On the launch day of the BBC Studios Showcase, Director of Comedy for BBC Studios, Jonathan Blyth, looks at what makes comedy brilliant
Laughter is a universal language, so it is no surprise that comedy drama is top of the list for younger viewers and the second most popular choice for all audiences in the UK. Demand for library comedy series was also up by 50% last year.
As Director of Comedy for BBC Studios, finding the very funniest ideas for UK and international viewers, it’s my job to work out what will make us laugh. Comedy can be a subjective thing, but here are some common themes we all enjoy.
In its simplest form, we find humour in characters we can identify with. This Country’s Kerry and Kurtan struggle with the mundanities of life, bringing a pang of recognition with the laughs. Channel 4 favourite Friday Night Dinner by Robert Popper creates familiar moments from our own family and friends. Ladhood from Liam Williams (BBC) explores modern day masculinity, with flashbacks providing plenty of nostalgic laughs and warmth.
Good comedy transports you. Whether it’s through the incongruity of watching Greg Davies play the likeable ‘Wicky’ in The Cleaner dealing with the blood and gore of crime scenes as he gossips and cracks jokes, or seeing normal people in dangerous situations in Stephen Merchant’s The Outlaws for the BBC and Amazon. And during lockdown, Live at the Apollo’s virtual comedy club lifted spirits for many.
- Light amongst dark
Comedy drama also enables audiences to connect with challenging, important themes using a combination of humour and heart. The powerful, multi-award-winning I May Destroy You by Various Artists for the BBC and HBO dealt with the reality of trauma: It is an unflinching series with dark humour at its heart, which received widespread and justified critical acclaim. The warmth of Ghosts, with its eclectic group of afterlifers, offers a way to deal with our own fears about death. The comedy, adapted and produced through the BBC Studios’ Lionsgate Television partnership, is now charming viewers in America, attracting an impressive 9m+ viewers on CBS and Paramount+ and becoming television’s most popular new hit broadcast comedy in the US.
- Taking the p*ss
The British love of mockery is well known, and it’s also popular overseas, with home-grown British comedies being picked up by US broadcasters. Jamie Demetriou’s brilliant Stath Lets Flats is the latest export to reach success on HBO Max
Call Me Kat, adapted from the UK’s Miranda for Fox, stars Mayim Bialik and ranked as television’s number one new comedy in its first season. The series, now in its second season, is produced by Warner Bros, with executive producers including Jim Parsons (Big Bang Theory), Mayim Bialik and Angie Stephenson for BBC Studios’ Los Angeles production arm.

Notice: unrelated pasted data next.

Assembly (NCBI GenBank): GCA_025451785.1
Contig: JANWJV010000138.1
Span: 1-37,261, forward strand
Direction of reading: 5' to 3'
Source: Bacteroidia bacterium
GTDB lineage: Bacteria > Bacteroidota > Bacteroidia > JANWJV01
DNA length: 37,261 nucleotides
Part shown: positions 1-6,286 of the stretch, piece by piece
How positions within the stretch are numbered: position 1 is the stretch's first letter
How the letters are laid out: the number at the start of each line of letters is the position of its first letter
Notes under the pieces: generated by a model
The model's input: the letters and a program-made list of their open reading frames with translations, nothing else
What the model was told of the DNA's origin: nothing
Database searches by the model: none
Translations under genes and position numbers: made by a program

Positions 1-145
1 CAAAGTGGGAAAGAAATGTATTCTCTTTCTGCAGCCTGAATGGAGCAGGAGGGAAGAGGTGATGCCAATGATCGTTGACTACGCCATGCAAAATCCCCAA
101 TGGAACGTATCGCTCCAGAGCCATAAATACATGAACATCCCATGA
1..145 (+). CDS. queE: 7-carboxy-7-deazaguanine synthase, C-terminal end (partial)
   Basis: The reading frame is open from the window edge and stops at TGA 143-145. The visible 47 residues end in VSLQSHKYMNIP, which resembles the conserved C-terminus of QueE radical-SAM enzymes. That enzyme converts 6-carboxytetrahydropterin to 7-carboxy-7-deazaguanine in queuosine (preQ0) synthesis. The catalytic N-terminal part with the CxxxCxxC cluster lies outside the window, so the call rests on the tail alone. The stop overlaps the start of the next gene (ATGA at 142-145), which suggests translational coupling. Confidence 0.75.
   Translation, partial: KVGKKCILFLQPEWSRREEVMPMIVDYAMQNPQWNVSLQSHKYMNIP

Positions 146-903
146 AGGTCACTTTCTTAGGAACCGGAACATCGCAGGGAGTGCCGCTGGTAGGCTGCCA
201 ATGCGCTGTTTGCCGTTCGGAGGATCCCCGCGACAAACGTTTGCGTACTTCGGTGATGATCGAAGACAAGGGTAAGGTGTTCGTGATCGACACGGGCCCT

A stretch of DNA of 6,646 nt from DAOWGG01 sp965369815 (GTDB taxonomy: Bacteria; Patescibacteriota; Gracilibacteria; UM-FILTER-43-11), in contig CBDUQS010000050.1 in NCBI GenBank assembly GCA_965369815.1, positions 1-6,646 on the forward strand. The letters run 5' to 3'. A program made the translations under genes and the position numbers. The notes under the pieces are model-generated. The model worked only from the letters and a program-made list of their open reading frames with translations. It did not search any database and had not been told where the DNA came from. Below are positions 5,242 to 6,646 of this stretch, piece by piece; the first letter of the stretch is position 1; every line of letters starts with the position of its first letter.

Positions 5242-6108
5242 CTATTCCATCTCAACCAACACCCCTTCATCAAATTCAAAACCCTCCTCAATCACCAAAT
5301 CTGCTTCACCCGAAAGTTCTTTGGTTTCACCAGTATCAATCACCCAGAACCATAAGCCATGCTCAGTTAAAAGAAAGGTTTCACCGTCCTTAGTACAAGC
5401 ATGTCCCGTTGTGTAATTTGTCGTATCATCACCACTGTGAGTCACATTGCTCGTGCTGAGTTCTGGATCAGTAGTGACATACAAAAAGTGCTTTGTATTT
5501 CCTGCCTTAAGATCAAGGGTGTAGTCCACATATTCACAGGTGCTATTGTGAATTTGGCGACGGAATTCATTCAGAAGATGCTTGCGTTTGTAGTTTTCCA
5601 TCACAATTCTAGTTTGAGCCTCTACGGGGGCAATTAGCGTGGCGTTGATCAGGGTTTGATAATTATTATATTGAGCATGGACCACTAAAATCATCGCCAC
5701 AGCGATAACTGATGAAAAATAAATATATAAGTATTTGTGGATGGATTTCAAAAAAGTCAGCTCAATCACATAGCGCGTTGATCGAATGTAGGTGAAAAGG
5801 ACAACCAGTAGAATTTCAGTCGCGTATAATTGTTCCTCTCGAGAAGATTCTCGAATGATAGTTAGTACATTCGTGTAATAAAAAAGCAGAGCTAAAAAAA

As we approach this year’s BBC Studios Showcase, there are some fantastic examples of these in store for audiences in the UK and abroad.
US audiences will get a chance to meet the eccentric residents of a small American town as Kerry and Kurtan’s travails on This Country are remade into a US version, Welcome to Flatch, launching on Fox in March. Produced by Lionsgate and BBC Studios Los Angeles, the series is written and executive produced by Jenny Bicks and directed and executive produced by Paul Feig.
I Hate You, a brand-new comedy about the messiness and intensity of twenty-something friendships is coming up for Channel 4 from the makers of Friday Night Dinner, starring Tanya Reynolds (Sex Education) and Melissa Saint.
Romesh Ranganathan’s upcoming series, Avoidance, for BBC One, is a bitter-sweet sitcom about a useless man, forced to change for the sake of his son.
BBC One’s Here We Go, written by Tom Basden and produced by BBC Studios Comedy, with an all-star cast including Alison Steadman, follows the highs and lows of the Jessop family during the pandemic, after a successful pilot under the title Pandemonium in 2020.
In the light/dark category, Chivalry, written by and starring Sarah Solemani and Steve Coogan and produced by our indie label Baby Cow, satirises the complex state of contemporary sexual politics, asking if romance can survive in the post #MeToo era.
Comedy thriller Am I Being Unreasonable?, written by and starring Daisy May Cooper and Selin Hizli on the tricky subjects of maternal paranoia and obsessive friendship, is being made for the BBC by our new indie label Boffola Pictures.
Also starring Daisy May Cooper, The Witchfinder, a Baby Cow production for BBC Two, follows failing witchfinder (Tim Key) as he transports a witch to trial across 1640s East Anglia and finds what should be a straightforward journey is turned into a life-changing ordeal.
Judging by these exciting titles, I have a funny feeling the demand for quality British comedy is here to stay.
Jonathan Blyth is Director of Comedy, BBC Studios
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